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Cyberattack to British water operator raises concerns about vulnerability

  • Cyberattack to British water operator raises concerns about vulnerability

A British water company experienced a criminal cyberattack earlier this month, prompting concerns about the vulnerabilities of water utilities as Europe endures a severe drought, informs The Wall Street Journal.

South Staffordshire PLC, which provides water to 1.6 million customers, said the attack involved unauthorised third-party access to their systems, but did not have an impact on their ability to provide safe water.

Johan Claessens, a security officer at Dutch utility Water-link, said a cyberattack can be particularly disruptive during drought, as companies do not have a competitor that can provide water to customers if necessary: “We don’t have the luxury to have suboptimal production for an extended period of time”. Hackers tend to take advantage crisis situations to pressure companies. Thus, attacking water companies during a severe drought would be akin to using ransomware against hospitals during the pandemic.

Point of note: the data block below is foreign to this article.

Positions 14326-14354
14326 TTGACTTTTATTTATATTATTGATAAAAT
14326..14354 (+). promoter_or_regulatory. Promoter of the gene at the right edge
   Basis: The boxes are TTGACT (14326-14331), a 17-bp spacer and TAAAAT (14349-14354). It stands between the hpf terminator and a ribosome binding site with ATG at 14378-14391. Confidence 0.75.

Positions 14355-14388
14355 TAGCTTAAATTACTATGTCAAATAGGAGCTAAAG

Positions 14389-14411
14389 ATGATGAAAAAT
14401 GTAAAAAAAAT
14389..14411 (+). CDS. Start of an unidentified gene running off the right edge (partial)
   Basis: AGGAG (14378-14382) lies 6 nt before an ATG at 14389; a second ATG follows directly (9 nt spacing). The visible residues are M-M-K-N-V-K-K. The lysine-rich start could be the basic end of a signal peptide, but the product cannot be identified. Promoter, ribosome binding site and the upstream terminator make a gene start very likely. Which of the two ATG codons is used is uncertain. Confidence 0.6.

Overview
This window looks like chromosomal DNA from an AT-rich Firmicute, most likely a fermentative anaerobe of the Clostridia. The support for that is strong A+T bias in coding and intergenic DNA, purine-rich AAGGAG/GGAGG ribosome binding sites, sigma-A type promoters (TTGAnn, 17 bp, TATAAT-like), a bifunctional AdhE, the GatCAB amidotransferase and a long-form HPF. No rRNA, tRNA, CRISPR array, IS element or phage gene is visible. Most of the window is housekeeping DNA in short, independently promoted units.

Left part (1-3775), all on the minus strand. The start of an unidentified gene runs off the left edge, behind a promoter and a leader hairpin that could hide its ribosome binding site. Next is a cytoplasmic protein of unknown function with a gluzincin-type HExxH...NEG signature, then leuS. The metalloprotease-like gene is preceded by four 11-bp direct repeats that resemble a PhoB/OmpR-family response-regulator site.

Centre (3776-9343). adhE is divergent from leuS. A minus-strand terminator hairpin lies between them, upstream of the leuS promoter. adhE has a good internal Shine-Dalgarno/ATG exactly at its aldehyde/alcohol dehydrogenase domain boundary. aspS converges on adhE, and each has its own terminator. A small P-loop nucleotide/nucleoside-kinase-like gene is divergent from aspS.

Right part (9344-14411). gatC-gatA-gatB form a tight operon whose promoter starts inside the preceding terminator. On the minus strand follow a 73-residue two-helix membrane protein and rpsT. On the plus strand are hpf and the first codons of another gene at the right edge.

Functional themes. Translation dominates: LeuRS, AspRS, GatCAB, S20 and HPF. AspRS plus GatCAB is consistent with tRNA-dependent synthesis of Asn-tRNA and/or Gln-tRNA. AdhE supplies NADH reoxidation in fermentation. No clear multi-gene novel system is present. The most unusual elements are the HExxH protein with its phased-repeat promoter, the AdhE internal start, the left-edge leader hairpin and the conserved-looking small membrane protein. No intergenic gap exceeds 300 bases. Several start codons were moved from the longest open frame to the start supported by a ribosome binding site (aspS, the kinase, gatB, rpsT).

Last year a drinking water treatment plant in the city of Oldsmar, Florida, suffered an attack by hackers which attempted to change the amount of chemicals entering the water system.

Awareness of cybersecurity risks has grown in recent years as technology and digitalisation processes have transformed the water sector. However, managing cyber risks is often a challenge, specially for small water operators or public utilities with tight budgets. As Lee Forsgren, a former deputy assistant administrator for water at the U.S. Environmental Protection Agency (EPA), put it: “Frequently, the person who handles cybersecurity is the same person who operates the system and cuts the grass, so coming up with intricate technical solutions is going to be a challenge”.

The EPA is expected to issue a cybersecurity rule for critical water facilities, while experts from the water industry have called for increased resources for the EPA to address cybersecurity, including hiring experts and providing funding to utilities.

In Europe, the EU Agency for cybersecurity, ENISA, works to increase the resilience of critical infrastructure to cyber threats. But Evangelos Ouzounis, head of policy development and implementation, highlighted the difficulty of water providers to keep up with other sectors: “We deal with thousands of small companies in this field. That makes progress very difficult.”

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